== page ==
Part 2 I freely admit something is wrong in my trauma-damaged brain, but . . . that's life! My VA Psychiatrist opines that I use humor as a coping mechanism, and people comment that they enjoy talking to me, sometimes they say they were depressed and conversation helped them. The secret is self control. I know that deep inside somewhere is a very different attitude, but I control it. Why am I writing this? Because out there somewhere is a brother or sister driven to the brink by the same urges and motivation, and I want them to know that they are not alone, and that they can beat the problem. The secret for me, and I suspect for others may be that I will never really enjoy the life I don't deserve, but I can cope with it, and that gives me the power to go on. We may not be victims after all.

12:10PM PDT on Jun 1, 2013

(continued)year where you spend a few minutes in their classrooms and teachers tell you about their class and how they do things. I tried to tell some not to do things like what they described with Brandon, some listened, most didn't. Counseling, oh yeah, lots of that, no effect. I asked him once, Brandon don't you know that when you fight with these teachers it hurts you too, you're the one who gets detention or suspended? He said, yes, dad, I know. But they don't want to deal with me and I MAKE them. Didn't care about the personal consequences, only cared about not letting them treat him in a way he didn't want to be treated. He was a difficult child, but I loved him so. I still do.

12:08PM PDT on Jun 1, 2013

The idea that suicide, or the propensity for it, runs in families isn't new to me. Each generation of my own family has had one or two, unusual members. We Swedes, or ancestral Swedes, are supposed to be known for our taciturn outlook, and our belief in societal welfare, and in my family that is true. Mostly. Each generation though has had one or two who were different from childhood, in my youngest son's case from birth really. Those have wonderful loving sides to them which is mostly what they are, but also mercurial mood swings, prone to addictions and suicides. The ones who don't suicide are deeply troubled people, though they would never admit it, and very hard to be around. So far of my children's generation only my Brandon has taken his own life. I'd say I should have seen that coming but coping with the day to day challenges was difficult enough. Most of the time he was the most loving child and young man, but he got caught up in meth and took his own life a month past his 21st birthday. My generation had just one too, earlier generations more, and more substance abuse too. Nothing got through to Brandon in one of his fugue's. I knew what set him off, tried telling his teachers, some listened, some didn't. The ones that didn't would say something he felt insulted by, you could not tease him or make a joke at his expense, and he'd war with them the rest of the year. I could pick those out in those parent teacher things at the beginning of the year where y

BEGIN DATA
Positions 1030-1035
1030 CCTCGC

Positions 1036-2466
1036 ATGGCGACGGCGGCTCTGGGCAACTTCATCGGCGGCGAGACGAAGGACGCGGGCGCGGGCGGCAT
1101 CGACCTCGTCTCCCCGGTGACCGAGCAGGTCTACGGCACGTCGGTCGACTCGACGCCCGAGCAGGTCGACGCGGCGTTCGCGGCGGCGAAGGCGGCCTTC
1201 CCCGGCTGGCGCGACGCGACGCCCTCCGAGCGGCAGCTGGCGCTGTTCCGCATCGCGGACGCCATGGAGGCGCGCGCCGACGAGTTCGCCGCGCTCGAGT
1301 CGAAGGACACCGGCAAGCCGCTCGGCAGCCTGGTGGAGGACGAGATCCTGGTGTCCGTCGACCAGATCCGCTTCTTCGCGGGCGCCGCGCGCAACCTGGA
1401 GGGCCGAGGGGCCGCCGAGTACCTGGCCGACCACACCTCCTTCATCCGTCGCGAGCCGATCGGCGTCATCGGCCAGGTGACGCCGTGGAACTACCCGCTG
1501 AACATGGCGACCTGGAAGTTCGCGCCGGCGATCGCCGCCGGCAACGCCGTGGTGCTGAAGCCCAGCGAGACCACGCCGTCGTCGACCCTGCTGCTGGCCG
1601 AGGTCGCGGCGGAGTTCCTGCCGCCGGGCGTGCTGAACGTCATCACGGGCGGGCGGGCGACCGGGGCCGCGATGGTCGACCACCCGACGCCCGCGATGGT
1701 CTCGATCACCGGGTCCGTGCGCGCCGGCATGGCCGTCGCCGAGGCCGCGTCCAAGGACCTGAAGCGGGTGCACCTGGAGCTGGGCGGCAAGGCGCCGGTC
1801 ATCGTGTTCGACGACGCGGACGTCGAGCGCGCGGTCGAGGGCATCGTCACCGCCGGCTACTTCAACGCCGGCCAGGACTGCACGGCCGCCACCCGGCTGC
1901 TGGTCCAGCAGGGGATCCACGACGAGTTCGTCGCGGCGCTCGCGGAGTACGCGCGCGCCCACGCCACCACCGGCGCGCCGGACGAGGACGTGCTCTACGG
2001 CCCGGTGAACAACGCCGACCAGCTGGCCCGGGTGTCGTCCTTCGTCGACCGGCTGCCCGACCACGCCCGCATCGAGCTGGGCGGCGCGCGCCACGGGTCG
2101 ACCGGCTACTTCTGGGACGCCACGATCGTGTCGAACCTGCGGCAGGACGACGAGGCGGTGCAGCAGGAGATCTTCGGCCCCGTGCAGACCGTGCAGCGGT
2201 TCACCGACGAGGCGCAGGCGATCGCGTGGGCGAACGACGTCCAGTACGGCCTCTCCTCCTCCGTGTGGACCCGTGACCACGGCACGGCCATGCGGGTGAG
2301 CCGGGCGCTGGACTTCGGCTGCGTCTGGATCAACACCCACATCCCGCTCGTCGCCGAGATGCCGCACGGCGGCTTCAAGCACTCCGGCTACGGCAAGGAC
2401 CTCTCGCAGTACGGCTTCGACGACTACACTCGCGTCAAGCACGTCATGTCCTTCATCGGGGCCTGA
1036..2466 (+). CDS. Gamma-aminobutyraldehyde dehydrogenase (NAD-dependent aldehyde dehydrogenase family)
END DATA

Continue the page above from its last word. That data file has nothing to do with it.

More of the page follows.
9:18PM PDT on May 31, 2013

thanks

8:08PM PDT on May 31, 2013

Psychiatrists finally are stepping forward regarding suicide (ACTS). What took them so long? However, by the increase of suicide rates with military personnel and teenagers raises the question that something is wrong with the foundation stability of the mind. It appears that they are not able to accept responsibility, rejection,failure nor process stress as a normal way of life. I doubt the hereditary component. An uncle by proxy committed suicide and his four sons have not and have served in combat. Is it chemical imbalance associated maybe, it's known that depression can trigger suicide thoughts and bi-polar conditions will too and will succeed if the person fails to take his medicine as prescribed. So the theory that it's a behavioral condition could be which derived from the home environment. The question now, was a weak father/mother that failed to develop the child mind to the harsh realities of the world he/she was brought in to? to face tough conditions, responsibilities and how to process stress conditions without falling apart.I keep referring to WWII War and the Korean Conflict in which suicide was unheard of.

7:35PM PDT on May 31, 2013

No one knows what's in the mind of someone. IMO if a person commits suicide they had to believe there was no other recourse.This is why I have a glass of wine occassionally & I still smoke cigarettes. It's my stress reducer.To each his own

1:45AM PDT on May 31, 2013

a bottle of wine will do wonders for you as well

11:00PM PDT on May 30, 2013

Hopefully this will help save some lives

2:57PM PDT on May 30, 2013

Pamela,

"Latency" is the official response by C2. The past few days have been terrible. I commented on a thread, someone else commented a minute after me. Both emails showed up in my In Box, but they would not open. It took almost an HOUR for both of our comments to appear.

I had thought it was my computer, I switched to other browsers, found that FireFox would NOT refresh, yet IE did!